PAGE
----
Four Danville city employees met Monday and narrowed down the applicant pool for the vacant police chief position to seven finalists, Interim City Manager Ron Scott told the City Commission at Monday’s meeting.
Scott, Fire Chief Woody Ball, City Engineer Earl Coffey and City Clerk Donna Peek spent about three hours reviewing 22 applications. Atlanta-based consulting firm The Mercer Group had selected the 22 from a pool of 79 applicants.
Scott declined to discuss specifics about the finalists but said the committee hopes to schedule some if not all of the interviews by the end of the month.
During a Thursday interview, Scott said the applicant pool included several current city employees and at least one additional applicant from Kentucky. Mayor Bernie Hunstad said during a separate interview a few minutes later that the quality of the applications was outstanding.
Commissioner J.H. Atkins referred to the previous interviews during the meeting, asking if the mayor had actually reviewed the applications before talking to a reporter about the quality of the applications. Hunstad said he had not seen the applications but knew from a brief discussion with Scott that the applicants were of a high caliber.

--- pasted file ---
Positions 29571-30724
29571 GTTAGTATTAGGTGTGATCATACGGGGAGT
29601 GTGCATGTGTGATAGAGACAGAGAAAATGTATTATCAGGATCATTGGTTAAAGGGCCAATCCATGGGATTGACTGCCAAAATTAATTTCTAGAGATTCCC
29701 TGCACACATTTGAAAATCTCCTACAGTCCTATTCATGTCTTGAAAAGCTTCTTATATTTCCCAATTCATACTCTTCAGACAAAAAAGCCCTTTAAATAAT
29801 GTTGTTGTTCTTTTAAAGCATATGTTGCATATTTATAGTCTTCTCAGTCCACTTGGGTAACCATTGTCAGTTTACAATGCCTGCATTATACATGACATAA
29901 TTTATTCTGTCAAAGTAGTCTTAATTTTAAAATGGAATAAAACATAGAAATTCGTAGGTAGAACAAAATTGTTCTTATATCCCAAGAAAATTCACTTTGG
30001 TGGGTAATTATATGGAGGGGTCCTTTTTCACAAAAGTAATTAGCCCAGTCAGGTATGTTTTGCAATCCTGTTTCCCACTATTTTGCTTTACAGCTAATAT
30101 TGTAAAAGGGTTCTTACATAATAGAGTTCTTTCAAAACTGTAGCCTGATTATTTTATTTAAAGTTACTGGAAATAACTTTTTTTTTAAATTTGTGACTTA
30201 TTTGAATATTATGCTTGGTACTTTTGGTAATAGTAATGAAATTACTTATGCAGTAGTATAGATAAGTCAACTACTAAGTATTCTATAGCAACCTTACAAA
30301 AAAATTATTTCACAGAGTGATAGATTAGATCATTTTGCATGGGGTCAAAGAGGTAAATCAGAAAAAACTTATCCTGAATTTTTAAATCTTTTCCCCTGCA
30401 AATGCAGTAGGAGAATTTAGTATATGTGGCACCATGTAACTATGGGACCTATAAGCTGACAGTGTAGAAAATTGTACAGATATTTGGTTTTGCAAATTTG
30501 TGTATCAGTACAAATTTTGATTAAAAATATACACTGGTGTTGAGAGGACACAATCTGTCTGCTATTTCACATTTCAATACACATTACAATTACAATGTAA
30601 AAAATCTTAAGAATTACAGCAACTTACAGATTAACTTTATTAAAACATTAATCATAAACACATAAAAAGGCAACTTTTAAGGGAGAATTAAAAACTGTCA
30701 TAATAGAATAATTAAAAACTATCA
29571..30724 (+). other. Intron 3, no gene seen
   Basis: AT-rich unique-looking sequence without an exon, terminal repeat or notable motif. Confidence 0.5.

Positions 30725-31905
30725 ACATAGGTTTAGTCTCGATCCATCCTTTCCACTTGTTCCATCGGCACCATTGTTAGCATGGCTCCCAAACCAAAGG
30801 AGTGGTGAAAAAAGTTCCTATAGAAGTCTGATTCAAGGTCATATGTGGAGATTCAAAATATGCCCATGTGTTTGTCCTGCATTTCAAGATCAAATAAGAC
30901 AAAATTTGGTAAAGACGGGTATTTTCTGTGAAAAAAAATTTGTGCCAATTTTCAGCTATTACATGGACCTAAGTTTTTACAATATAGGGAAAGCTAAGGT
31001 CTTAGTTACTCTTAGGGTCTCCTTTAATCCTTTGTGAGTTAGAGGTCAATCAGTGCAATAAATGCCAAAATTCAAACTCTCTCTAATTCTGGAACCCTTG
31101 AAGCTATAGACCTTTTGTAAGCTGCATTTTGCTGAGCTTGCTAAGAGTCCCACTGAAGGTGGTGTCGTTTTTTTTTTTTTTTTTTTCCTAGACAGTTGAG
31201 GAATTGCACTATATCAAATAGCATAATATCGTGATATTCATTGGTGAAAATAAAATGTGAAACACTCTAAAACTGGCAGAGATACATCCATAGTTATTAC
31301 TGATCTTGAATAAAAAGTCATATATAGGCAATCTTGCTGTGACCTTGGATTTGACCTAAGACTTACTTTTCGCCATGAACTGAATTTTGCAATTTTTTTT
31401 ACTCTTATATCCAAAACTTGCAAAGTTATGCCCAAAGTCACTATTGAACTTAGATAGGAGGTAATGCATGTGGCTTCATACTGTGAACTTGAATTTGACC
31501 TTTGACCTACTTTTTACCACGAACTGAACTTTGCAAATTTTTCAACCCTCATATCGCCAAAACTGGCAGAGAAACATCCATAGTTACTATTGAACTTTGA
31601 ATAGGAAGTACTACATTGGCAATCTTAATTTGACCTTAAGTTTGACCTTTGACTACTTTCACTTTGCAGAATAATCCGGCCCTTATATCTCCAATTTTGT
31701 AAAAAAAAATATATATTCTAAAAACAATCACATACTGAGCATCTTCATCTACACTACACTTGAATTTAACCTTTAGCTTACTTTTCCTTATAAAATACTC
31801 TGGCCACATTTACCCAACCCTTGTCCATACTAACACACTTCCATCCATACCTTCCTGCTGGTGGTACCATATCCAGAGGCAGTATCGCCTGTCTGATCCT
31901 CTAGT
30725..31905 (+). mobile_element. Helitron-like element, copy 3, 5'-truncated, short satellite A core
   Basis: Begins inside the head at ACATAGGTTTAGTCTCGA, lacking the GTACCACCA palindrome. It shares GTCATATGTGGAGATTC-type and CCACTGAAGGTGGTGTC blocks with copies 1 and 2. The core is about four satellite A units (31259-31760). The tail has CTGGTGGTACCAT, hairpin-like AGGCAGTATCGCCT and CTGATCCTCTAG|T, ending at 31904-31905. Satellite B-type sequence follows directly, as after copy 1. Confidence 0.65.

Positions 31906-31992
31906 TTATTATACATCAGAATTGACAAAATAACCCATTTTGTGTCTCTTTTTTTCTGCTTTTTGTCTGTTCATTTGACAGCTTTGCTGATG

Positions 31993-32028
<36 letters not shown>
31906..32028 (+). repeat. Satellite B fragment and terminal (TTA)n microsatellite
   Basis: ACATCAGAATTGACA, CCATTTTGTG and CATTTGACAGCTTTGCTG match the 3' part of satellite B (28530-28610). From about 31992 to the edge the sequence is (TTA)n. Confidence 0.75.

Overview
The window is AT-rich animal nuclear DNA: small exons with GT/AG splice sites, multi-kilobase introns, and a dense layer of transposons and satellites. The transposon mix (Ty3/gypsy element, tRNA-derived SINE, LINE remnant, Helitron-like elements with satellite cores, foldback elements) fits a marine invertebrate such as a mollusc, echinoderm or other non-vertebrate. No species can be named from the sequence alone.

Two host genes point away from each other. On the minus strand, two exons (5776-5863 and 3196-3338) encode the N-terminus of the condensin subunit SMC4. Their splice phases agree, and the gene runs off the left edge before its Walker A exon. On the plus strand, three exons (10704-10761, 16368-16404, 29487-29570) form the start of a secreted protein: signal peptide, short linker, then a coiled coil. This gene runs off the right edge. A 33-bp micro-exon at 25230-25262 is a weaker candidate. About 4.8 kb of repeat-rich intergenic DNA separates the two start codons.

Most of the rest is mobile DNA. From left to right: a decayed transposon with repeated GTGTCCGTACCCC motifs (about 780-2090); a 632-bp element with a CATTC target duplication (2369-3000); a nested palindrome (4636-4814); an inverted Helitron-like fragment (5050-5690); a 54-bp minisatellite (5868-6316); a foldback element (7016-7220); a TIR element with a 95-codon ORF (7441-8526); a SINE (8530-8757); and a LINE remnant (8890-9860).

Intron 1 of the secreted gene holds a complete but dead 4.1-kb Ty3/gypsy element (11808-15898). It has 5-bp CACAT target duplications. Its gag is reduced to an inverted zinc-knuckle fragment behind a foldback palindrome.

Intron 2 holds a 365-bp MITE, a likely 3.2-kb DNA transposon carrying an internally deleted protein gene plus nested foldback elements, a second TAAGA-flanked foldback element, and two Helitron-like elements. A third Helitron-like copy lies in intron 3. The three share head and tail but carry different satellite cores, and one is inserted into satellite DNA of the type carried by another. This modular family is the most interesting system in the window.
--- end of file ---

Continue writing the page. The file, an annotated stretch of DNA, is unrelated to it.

The police chief position became vacant in December, when Jay Newell resigned due to health concerns. Newell remains on the force as a patrol officer, and Tony Gray serves as interim police chief. In February, the local NAACP endorsed Gray for the permanent position.
In other business, Brent Tippey, vice president with HDR Inc., updated commissioners on the progress of the city’s $27.5 million water expansion project. Tippey said blueprints for the project, which will increase Danville’s daily pumping capacity from 10 million to 12 million gallons, are about 75 percent complete and the project is right on schedule. Officials hope to begin construction the first week of September.
Federal funding, such as a Community Development Block Grant, is needed for the project and is a “real challenge” right now with national economic conditions, Tippey said. CDBG funds have been reduced by about 25 percent, Hunstad said. However, Tippey is confident the funding challenge will be met.